Condition 
equal(T1 t1,
T2 t2)
Compare this row value expression with another row value expression for
equality
Row equality comparison predicates can be simulated in those databases
that do not support such predicates natively:
(A, B) = (1, 2) is equivalent to
A = 1 AND B = 2 
Field<T1> 
field1()
Get the first field

Field<T2> 
field2()
Get the second field

Condition 
in(Collection<? extends Row2<T1,T2>> rows)
Compare this row value expression with a set of row value expressions for
equality
Row IN predicates can be simulated in those databases that do not support
such predicates natively:
(A, B) IN ((1, 2), (3, 4)) is
equivalent to ((A, B) = (1, 2)) OR ((A, B) = (3, 4)) , which
is equivalent to (A = 1 AND B = 2) OR (A = 3 AND B = 4) 
Condition 
in(Row2<T1,T2>... rows)
Compare this row value expression with a set of row value expressions for
equality
Row IN predicates can be simulated in those databases that do not support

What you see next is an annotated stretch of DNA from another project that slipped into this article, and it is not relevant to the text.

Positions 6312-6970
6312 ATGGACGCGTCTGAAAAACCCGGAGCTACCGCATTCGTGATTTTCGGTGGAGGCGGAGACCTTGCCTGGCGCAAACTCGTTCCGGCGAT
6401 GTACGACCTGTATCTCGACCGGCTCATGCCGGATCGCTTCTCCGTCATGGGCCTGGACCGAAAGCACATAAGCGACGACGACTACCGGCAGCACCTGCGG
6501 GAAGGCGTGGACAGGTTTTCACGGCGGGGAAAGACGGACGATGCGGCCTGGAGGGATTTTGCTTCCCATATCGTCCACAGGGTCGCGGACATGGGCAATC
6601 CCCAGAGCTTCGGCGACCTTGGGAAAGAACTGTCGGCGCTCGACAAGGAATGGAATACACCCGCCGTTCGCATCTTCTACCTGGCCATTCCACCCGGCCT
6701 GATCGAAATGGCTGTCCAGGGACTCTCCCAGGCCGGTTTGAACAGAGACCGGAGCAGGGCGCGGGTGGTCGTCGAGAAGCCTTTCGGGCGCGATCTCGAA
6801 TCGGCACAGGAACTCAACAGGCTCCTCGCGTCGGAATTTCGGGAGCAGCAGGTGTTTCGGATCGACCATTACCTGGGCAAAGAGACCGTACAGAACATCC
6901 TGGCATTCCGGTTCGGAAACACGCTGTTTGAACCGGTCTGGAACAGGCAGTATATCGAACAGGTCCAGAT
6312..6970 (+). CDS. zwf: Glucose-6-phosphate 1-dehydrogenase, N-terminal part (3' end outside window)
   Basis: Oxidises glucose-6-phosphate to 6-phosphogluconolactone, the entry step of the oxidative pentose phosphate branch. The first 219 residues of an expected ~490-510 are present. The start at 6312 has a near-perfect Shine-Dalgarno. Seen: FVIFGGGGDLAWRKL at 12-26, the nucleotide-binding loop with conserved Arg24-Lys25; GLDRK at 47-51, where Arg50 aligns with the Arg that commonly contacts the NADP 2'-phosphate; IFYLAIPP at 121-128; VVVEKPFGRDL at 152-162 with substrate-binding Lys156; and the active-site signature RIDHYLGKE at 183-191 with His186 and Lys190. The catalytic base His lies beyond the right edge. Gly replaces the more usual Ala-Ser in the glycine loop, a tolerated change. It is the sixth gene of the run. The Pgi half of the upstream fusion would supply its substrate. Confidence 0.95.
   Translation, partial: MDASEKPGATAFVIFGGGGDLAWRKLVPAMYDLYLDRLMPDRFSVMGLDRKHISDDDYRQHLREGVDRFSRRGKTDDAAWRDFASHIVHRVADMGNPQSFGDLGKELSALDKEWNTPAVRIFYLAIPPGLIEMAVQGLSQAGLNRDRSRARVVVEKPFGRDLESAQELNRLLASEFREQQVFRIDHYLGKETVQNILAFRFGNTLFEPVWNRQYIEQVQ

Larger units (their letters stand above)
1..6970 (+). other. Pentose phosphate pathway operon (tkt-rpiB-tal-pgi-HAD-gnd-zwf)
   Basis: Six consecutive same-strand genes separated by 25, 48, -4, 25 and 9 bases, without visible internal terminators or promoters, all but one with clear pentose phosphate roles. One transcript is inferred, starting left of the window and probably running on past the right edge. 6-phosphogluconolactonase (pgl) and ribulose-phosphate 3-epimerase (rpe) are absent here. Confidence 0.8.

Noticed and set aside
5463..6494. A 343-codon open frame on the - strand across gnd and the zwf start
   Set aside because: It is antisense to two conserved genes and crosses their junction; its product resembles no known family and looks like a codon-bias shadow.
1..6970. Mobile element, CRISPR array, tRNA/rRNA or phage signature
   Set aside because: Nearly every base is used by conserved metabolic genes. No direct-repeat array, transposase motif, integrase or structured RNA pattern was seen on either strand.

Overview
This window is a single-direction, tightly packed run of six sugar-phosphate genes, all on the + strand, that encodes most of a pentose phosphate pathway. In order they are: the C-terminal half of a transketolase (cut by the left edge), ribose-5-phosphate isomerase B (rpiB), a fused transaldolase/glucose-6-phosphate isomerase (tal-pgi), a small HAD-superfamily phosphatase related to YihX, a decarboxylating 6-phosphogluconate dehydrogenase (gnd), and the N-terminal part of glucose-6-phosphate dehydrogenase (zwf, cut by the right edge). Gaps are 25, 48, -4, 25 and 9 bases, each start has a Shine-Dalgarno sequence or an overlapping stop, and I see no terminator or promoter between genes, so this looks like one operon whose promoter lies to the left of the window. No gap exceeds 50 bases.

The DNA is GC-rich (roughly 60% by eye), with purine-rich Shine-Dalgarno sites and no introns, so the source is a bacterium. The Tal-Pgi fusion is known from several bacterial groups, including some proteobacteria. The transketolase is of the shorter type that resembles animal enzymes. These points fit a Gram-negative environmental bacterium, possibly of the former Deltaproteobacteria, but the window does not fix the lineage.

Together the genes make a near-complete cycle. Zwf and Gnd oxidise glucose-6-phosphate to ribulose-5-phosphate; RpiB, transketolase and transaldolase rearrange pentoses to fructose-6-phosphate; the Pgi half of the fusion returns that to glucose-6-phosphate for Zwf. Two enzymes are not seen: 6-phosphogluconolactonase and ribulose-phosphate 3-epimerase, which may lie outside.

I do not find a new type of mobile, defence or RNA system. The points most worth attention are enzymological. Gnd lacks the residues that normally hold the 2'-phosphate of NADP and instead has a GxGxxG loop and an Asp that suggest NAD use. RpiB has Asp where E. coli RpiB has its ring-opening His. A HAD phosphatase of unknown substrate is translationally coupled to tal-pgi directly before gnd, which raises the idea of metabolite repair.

such predicates natively:
(A, B) IN ((1, 2), (3, 4)) is
equivalent to ((A, B) = (1, 2)) OR ((A, B) = (3, 4)) , which
is equivalent to (A = 1 AND B = 2) OR (A = 3 AND B = 4) 
Condition 
ne(Field<T1> t1,
Field<T2> t2)
Compare this row value expression with another row value expression for
nonequality
Row nonequality comparison predicates can be simulated in those
databases that do not support such predicates natively:
(A, B) <> (1, 2) is equivalent to
NOT(A = 1 AND B = 2) 
Condition 
ne(Row2<T1,T2> row)
Compare this row value expression with another row value expression for
nonequality
Row nonequality comparison predicates can be simulated in those
databases that do not support such predicates natively:
(A, B) <> (1, 2) is equivalent to